Net profit (£m) 1,691 631 1,409 1,368 1,010 1,495
IFRS3 earnings/share (p) 177 66.0 147 143 106 158
Normalised earnings/share (p) 214 94.3 178 150 163 187
Operating cashflow/share (p) 287 330 320 323 337 420
Capital expenditure/share (p) 503 17.1 23.2 41.2 44.6 47.4
Free cashflow/share (p) -216 313 297 282 293 372
Dividend/share (p) 141 155 171 188 207 138
Covered by earnings (x) 1.3 0.4 0.9 0.8 0.5 1.2
Net Debt (£m) 12,165 12,664 11,925 11,220 11,348 ######
Net assets per share (p) 557 554 595 605 519 515

Source: historic company REFS and company accounts

Recent outlook statements affirmed projections 

At BAT’s 28 April AGM, the chairman said trading in the current financial year has been “robust”, and he affirmed 2021 guidance for constant currency revenue growth of 3% to 5% despite global tobacco industry volume down around 3%.  

After nearly 6% of 2020 revenues derived from lower-risk “new category” products, with 15% intrinsic growth over 2019, “we are on track to meet our £5 billion new category revenue ambition by 2025.” Strong growth also in non-combustible products leads to the claim of “transforming into a high-growth, multi-category consumer goods business, with a purpose to reduce its health impact”. 

Mind that with the US dollar remaining weak, there is “a continued foreign exchange headwind of around 7% on full-year adjusted EPS growth”.  

Imperial’s last trading update was 30 March in respect of its first-half year from 1 October 2020, citing a “good” start to the year, with the business on track to meet full-year expectations of low to mid-single digit operating profit growth. This assumes an adjusted and constant currency basis, likewise the projection of at least 1% first-half net revenue.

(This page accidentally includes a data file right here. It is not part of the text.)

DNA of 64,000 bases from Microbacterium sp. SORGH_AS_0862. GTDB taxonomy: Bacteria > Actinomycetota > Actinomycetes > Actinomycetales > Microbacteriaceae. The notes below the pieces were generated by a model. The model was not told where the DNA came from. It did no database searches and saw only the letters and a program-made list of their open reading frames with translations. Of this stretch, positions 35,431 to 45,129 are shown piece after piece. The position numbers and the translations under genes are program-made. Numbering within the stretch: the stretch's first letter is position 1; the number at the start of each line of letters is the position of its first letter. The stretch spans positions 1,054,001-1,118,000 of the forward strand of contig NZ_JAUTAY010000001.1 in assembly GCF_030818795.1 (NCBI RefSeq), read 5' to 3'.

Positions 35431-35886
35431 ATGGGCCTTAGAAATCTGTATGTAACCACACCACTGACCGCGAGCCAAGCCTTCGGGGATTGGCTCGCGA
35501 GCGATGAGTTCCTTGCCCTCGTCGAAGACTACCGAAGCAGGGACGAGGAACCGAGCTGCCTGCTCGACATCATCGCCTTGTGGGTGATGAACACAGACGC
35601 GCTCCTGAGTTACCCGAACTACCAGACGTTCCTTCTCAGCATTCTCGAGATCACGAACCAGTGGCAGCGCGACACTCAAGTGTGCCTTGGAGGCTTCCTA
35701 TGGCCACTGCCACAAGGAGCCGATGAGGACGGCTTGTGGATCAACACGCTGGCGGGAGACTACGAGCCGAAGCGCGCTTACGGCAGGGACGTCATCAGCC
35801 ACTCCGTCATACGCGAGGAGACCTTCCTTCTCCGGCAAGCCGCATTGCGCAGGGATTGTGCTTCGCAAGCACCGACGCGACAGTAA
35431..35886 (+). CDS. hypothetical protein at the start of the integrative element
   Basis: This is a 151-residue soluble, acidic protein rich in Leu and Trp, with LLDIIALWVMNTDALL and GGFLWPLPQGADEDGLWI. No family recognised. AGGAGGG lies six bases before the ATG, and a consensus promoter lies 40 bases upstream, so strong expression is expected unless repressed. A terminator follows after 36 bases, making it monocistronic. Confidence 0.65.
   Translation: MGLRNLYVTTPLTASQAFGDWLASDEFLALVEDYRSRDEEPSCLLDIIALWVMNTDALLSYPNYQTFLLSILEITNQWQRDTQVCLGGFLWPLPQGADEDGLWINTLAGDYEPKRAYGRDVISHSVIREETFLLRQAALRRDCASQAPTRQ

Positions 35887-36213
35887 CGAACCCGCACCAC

Macro context could help prompt mean reversion 

I suspect Ken Dart is mindful of the risk to growth stocks; that it might not take much capital re-allocation to spur a new belief that tobacco represents value. 

In the last few days, Goldman Sachs has warned that metals and oil prices will soar as emergence from lockdowns creates demand surges. Last Saturday, Warren Buffett told his shareholders “We’re seeing very substantial inflation”. Even if the Federal Reserve does nothing to raise interest rates, markets may start to price that risk in – which in equities implies a shift from “growth” to “value” investment styles. 

Dart’s stakes have been accumulated quietly and he says nothing. Yet they are a loud raspberry at the market’s sense that big tobacco cannot sustain its financial performance. Also that fat dividends are liable to be (more than) offset by capital erosion in the longer run. Clearly, he reckons BAT offers such a compelling value, there is hardly any point in diversifying.  

Take your own ethical view on tobacco, but as for financial analysis of BAT and Imperial I retain my stance: Buy

Edmond Jackson is a freelance contributor and not a direct employee of interactive investor.